The Army of the Potomac at Gettysburg.
About the Main Monument
When was it dedicated? June 1, 1908.
What is it made out of? Foundation: Concrete. Monument: Granite. Plaque: Bronze.
Who made it? Erected by the United States War Department.
What does it depict? One of two large granite markers that were set up with bronze tablets giving the organization of the Army of the Potomac and the Army of Northern Virginia. Shields in bronze will be mounted on the faces of the markers above the tablets. Monolithic monument (4’7″x2’2″x8’9″H) with smooth cut granite face & sides, rough cut back & top. Curvilinear cap. Bronze inscribed tablet on front w/ bronze U.S.A shield above. Stone designed by E.B. Cope, Architect. Civil War Marker that commemorates Army of the Potomac at the Battle of Gettysburg 1863, near the center of that army’s battle line.
How is it inscribed? The monument reads,
ARMY OF THE POTOMAC
Major General George G. Meade
The Army consisted of Eight Corps
First Corps Major General John F Reynolds
Major General Abner Doubleday
Major General John Newton
Second Corps Major Winfield S. Hancock
Brigadier General John Gibbon
Third Corps Major Daniel E. Sickles
Major General David B. Birney
Fifth Corps Major General George Sykes
Sixth Corps Major General John Sedgwick
Eleventh Corps Major General Oliver C. Howard
Major General Henry W. Slocum
Twelfth Corps Brigadier General Alpheus S. Williams
Cavalry Corps Major General Alfred Pleasonton
Reserve Artillery Brigadier General Robert O. Tyler
July 1. The First and Eleventh Corps arrived, and were engaged north, and, west of Gettysburg,and fell back to Cemetery Hill in rear ofthe town. The Twelfth Corps and a large part of the Third Corps arrived at the close of the day.
July 2 . The remainder of the Third Corp and the Fifth and Second Corps arrived in the morning. The Sixth Corps late afternoon. The Third Corps having advanced was attacked by Longstreet’s Confederate Corps and Anderson’s Division of Hill’s Corps. The Fifth Corps, and the First Division of the Second Corps going to the support of the Third Corps an engagement ensued until nightfall when the Union forces had been driven back from their advanced position and the Confederates repulsed.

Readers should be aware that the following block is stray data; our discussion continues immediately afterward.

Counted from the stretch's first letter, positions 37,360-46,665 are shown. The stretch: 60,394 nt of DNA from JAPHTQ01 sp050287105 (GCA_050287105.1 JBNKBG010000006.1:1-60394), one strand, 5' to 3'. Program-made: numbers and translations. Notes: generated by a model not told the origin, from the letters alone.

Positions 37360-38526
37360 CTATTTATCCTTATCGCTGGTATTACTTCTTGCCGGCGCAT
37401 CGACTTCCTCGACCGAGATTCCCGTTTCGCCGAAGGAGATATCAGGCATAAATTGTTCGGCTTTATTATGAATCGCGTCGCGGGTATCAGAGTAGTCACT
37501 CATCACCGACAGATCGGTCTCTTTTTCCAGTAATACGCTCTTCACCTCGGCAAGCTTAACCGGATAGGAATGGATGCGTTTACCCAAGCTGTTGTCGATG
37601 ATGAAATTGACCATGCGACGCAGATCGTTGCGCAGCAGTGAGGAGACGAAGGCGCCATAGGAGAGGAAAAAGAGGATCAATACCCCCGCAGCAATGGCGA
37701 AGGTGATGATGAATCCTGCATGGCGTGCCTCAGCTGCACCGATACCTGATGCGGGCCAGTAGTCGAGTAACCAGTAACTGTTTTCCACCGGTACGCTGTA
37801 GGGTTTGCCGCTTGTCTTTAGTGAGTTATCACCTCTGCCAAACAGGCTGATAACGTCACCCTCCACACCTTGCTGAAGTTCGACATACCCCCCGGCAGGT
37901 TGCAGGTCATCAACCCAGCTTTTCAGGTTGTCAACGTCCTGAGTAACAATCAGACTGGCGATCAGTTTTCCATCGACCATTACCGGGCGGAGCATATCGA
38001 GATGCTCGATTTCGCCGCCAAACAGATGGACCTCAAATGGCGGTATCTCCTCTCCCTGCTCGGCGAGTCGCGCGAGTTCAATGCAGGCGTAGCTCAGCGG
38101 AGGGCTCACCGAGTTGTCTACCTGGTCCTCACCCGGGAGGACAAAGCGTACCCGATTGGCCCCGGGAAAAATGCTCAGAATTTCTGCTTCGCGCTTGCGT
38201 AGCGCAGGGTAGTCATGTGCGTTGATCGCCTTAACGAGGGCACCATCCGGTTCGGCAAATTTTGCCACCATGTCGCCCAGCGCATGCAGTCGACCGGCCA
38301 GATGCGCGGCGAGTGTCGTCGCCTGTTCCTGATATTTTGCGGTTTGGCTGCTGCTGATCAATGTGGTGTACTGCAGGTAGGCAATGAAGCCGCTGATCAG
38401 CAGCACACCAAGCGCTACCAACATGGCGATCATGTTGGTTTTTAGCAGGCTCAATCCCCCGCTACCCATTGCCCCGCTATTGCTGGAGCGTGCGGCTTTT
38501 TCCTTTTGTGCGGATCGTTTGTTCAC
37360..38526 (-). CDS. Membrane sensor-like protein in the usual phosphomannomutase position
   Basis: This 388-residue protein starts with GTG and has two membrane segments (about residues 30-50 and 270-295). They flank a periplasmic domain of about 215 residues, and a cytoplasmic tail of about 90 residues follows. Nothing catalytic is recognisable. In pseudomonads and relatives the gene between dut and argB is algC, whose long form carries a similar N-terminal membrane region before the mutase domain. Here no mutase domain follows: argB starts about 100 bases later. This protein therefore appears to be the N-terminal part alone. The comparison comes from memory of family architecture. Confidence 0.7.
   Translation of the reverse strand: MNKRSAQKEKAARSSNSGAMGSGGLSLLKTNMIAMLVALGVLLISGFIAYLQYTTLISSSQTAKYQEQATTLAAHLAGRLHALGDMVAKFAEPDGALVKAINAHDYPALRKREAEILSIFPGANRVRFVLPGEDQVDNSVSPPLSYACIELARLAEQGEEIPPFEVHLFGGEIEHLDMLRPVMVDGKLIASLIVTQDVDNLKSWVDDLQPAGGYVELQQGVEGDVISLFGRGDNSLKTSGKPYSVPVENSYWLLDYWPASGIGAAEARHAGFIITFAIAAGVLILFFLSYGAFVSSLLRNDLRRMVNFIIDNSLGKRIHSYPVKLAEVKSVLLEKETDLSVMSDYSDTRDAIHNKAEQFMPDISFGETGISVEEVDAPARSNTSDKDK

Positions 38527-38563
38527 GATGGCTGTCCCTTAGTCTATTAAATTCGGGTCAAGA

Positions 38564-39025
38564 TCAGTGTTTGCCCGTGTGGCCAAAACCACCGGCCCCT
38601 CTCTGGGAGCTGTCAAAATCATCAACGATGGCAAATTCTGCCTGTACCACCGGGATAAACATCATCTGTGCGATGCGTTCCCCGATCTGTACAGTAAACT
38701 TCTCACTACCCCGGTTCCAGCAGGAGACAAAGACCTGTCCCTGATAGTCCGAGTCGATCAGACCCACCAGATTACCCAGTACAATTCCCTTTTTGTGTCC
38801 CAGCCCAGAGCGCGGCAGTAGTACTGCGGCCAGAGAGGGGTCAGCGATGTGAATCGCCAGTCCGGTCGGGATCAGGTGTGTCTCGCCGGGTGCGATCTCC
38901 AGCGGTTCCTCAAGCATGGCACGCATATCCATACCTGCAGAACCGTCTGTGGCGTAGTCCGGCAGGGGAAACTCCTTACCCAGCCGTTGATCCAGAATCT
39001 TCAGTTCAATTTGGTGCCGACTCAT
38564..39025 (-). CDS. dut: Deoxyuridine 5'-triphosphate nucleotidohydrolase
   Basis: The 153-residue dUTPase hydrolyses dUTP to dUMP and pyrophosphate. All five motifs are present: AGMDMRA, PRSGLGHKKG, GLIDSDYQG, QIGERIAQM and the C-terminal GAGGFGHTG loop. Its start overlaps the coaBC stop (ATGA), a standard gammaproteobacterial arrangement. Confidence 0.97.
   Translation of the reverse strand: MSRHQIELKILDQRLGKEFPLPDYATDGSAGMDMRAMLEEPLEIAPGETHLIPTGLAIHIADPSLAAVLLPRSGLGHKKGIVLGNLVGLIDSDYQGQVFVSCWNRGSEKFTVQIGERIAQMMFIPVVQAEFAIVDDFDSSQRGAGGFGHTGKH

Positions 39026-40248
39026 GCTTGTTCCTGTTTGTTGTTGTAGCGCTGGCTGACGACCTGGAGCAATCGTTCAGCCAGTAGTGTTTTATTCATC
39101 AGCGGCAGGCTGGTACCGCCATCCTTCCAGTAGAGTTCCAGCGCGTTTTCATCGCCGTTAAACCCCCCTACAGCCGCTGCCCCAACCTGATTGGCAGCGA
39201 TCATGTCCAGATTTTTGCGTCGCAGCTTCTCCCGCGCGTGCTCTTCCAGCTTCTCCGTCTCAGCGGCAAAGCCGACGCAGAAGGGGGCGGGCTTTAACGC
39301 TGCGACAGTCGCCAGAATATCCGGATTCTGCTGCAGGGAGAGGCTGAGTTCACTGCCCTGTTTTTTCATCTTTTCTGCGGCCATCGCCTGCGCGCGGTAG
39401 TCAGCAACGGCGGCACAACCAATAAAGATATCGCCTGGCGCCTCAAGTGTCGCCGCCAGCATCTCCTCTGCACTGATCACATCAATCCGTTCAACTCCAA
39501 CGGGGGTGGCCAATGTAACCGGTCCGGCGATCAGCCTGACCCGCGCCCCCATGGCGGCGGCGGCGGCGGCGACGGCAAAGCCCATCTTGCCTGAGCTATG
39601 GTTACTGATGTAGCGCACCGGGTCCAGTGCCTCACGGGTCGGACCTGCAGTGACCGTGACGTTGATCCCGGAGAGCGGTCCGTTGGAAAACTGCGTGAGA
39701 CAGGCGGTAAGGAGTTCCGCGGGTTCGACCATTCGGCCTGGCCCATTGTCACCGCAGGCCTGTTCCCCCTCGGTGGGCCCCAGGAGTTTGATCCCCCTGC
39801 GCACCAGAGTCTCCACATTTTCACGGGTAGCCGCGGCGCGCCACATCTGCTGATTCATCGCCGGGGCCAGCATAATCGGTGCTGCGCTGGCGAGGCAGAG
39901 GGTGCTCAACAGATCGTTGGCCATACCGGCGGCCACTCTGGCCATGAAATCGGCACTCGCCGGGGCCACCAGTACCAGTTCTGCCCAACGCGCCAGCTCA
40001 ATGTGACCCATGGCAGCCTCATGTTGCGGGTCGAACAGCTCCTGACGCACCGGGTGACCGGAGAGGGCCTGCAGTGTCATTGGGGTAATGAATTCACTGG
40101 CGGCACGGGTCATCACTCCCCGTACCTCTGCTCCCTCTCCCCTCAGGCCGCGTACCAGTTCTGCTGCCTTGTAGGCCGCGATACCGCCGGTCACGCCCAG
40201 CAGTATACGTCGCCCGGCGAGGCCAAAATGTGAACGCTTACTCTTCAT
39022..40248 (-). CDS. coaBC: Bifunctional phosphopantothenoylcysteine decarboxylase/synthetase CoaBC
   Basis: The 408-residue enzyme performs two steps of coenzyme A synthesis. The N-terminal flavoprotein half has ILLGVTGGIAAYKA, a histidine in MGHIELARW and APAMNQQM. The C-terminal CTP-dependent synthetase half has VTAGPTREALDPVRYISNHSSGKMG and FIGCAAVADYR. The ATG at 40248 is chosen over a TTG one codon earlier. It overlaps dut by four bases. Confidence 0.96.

July 3. The Twelfth Corps having by order vacated a large part of its line on Culps Hill, on the night of the 2D and Johnson’s Division of Ewell’s Corps having occupied the works. The Twelfth Corps in the morning attacked and regained the lines it had previously vacated. Hill’s Corps and Pickett’s Division of Longstreets Corps in the afternoon attacked the line of the Second Corps and were repulsed with great Loss. Stuart’s Confederate Cavalry in the afternoon attacked the Second Cavalry Division and the Second Brigade Third Cavalry Division and was repulsed.
When was this photograph taken? September 24, 2010.
Where is it located? Located Gettysburg National Military Park, Gettysburg, Pennsylvania 17325. Monument located East side Hancock Avenue opposite the Angle.
Is this monument located along the NPS Auto Tour route? Yes.
Has this monument been moved or changed? This monument has not been materially altered or moved.
Secondary Monuments and Markers
Photographed: May 23, 2010.
Location: Neill Avenue, Wolf Hill. Located at South end of Neill Avenue at hill summit. This monument is denoted on the map above by a RED pushpin.
Description: Iron tablet erected by the Commission. Erected in 1901. Denotes the location of the right flank of the Army of the Potomac on Wolf’s Hill. Marker is a cast-iron tablet on an iron post with a silver painted border and an incised inscription Right of the Infantry of the Army of the Potomac.” Overall height is 2.10 feet. Designed by E. B. Cope. Inscription “Right of the Infantry of the Army of the Potomac.” Tablet cast by Calvin Gilbert, founder.
Photographed: September 20, 2009.
Location: Leister Farm. Located on Leister Farm along former Meade Avenue. This monument is denoted on the map above by a BLUE pushpin.
Description: Erected by the Gettysburg National Parks Commission and completed in June 1913; consists of a bronze cannon mounted on a granite base. Denotes the location of General Meade’s headquarters at the Leister Farm. Rough-hewn, coursed, 3 part base, 3’2″sq, 2’7″H. Cannon tube mounted upright on base. Overall 10’6″H. Inscription tablet on north side and faces public roads and park avenues.
Commander: Maj. Gen. George Gordon Meade (December 31, 1815 – November 6, 1872) was a career United States Army officer and civil engineer involved in coastal construction, including several lighthouses. He fought with distinction in the Seminole War and Mexican-American War. During the American Civil War he served as a Union general, rising from command of a brigade to the Army of the Potomac. He is best known for defeating Confederate General Robert E. Lee at the Battle of Gettysburg in 1863. In 1864–65, Meade continued to command the Army of the Potomac through the Overland Campaign, the Richmond-Petersburg Campaign, and the Appomattox Campaign, but he was overshadowed by the direct supervision of the general in chief, Lt. Gen. Ulysses S. Grant. More about this officer.
After Action Report: After Action Report of Maj. Gen. George G. Meade (will open a pop up window).